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Is America an empire?

By Timothy H. Parsons

Empire State Building. Photo by robertpaulyoung, 2005. Source: Wikimedia Commons.
The intense controversy that this question engenders is remarkable. On the left, critics of assertive American foreign, military, and economic policies depict these policies as aggressively immoral by branding them “imperial.” On the right, advocates for an even more forceful application of American “hard power,” such as Niall Ferguson and the other members of his self-described “neo-imperialist gang,” argue that the United States should use its immense wealth and military might to impose order and stability on an increasingly chaotic world. The two positions appear to be polar opposites, but they both assume that the United States is in fact an empire. One faction argues that imperial hard power can be put to just and humane uses, while the other sees empires as inherently illegitimate and malevolent. And both sides tend to use the Roman Empire as a cautionary reference point in arguing over whether the “American Empire” is likely to fall.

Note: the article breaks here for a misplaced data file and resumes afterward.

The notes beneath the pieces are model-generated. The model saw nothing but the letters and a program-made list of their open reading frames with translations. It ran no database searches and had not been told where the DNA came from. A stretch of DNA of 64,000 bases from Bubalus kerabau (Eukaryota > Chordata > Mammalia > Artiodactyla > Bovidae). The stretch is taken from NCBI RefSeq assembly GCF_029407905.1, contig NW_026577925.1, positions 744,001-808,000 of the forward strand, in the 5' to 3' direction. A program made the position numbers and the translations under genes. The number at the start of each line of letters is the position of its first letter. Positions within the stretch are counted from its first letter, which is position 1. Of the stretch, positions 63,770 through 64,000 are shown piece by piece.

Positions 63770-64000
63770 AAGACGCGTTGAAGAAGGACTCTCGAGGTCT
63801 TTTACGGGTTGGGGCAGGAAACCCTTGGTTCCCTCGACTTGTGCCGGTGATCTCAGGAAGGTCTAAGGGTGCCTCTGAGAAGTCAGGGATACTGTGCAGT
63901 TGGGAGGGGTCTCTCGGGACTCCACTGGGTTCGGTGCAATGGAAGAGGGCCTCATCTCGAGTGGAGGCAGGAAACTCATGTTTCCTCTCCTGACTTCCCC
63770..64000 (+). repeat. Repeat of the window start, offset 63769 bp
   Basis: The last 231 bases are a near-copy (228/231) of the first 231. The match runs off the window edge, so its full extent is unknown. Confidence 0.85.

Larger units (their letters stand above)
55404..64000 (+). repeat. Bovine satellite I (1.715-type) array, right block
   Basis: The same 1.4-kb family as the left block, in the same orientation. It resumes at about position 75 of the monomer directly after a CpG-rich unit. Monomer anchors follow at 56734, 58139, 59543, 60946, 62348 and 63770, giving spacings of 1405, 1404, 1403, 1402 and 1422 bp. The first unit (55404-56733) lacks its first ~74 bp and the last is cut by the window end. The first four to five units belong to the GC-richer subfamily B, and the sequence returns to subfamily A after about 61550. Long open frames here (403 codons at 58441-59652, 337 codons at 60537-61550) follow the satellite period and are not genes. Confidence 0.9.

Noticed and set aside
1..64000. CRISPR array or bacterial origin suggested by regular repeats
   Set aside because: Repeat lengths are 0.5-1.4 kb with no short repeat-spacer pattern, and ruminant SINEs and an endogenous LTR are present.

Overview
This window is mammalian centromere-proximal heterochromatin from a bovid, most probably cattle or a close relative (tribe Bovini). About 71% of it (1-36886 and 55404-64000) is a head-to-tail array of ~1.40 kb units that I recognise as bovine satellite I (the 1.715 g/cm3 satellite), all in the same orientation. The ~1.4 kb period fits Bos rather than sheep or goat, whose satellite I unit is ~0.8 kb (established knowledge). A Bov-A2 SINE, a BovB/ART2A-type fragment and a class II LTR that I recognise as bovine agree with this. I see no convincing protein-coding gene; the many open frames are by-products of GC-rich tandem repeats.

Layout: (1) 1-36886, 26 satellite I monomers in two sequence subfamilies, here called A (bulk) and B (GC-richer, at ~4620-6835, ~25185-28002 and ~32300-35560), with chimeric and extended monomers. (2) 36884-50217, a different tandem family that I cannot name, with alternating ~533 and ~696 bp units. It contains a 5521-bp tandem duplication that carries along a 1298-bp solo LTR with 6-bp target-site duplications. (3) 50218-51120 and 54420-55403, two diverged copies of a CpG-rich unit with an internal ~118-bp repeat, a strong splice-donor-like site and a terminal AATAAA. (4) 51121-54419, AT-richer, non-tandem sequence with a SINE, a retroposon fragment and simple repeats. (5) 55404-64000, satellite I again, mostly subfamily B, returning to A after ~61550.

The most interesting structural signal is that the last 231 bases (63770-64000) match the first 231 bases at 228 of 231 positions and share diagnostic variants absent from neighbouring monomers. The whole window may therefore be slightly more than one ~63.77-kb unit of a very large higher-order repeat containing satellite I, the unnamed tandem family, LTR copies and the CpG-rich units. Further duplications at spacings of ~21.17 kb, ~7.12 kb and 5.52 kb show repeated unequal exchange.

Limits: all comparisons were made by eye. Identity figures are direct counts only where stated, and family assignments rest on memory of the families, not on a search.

This debate is pointless and ahistorical. The United States is not an empire because, quite simply, there are no empires any more. By strict definition, empire meant the overt, formal, direct, and authoritarian rule of one group of people over another. Empires ruled permanently different and disenfranchised subjects, while the populations of twenty-first century nation states are, at least in theory, rights-bearing citizens. Many of these contemporary states encompass communities that have their own frustrated nationalist ambitions, but no modern government would cite empire as their reason for denying separatist groups the right of self-determination. Doing so would be an open admission of tyranny. Empire became so stigmatized over the course of the twentieth century, particularly after the 1960 United Nations resolution 1514 (XV) labeled foreign imperial rule “a denial of fundamental human rights,” that no power would admit to being one.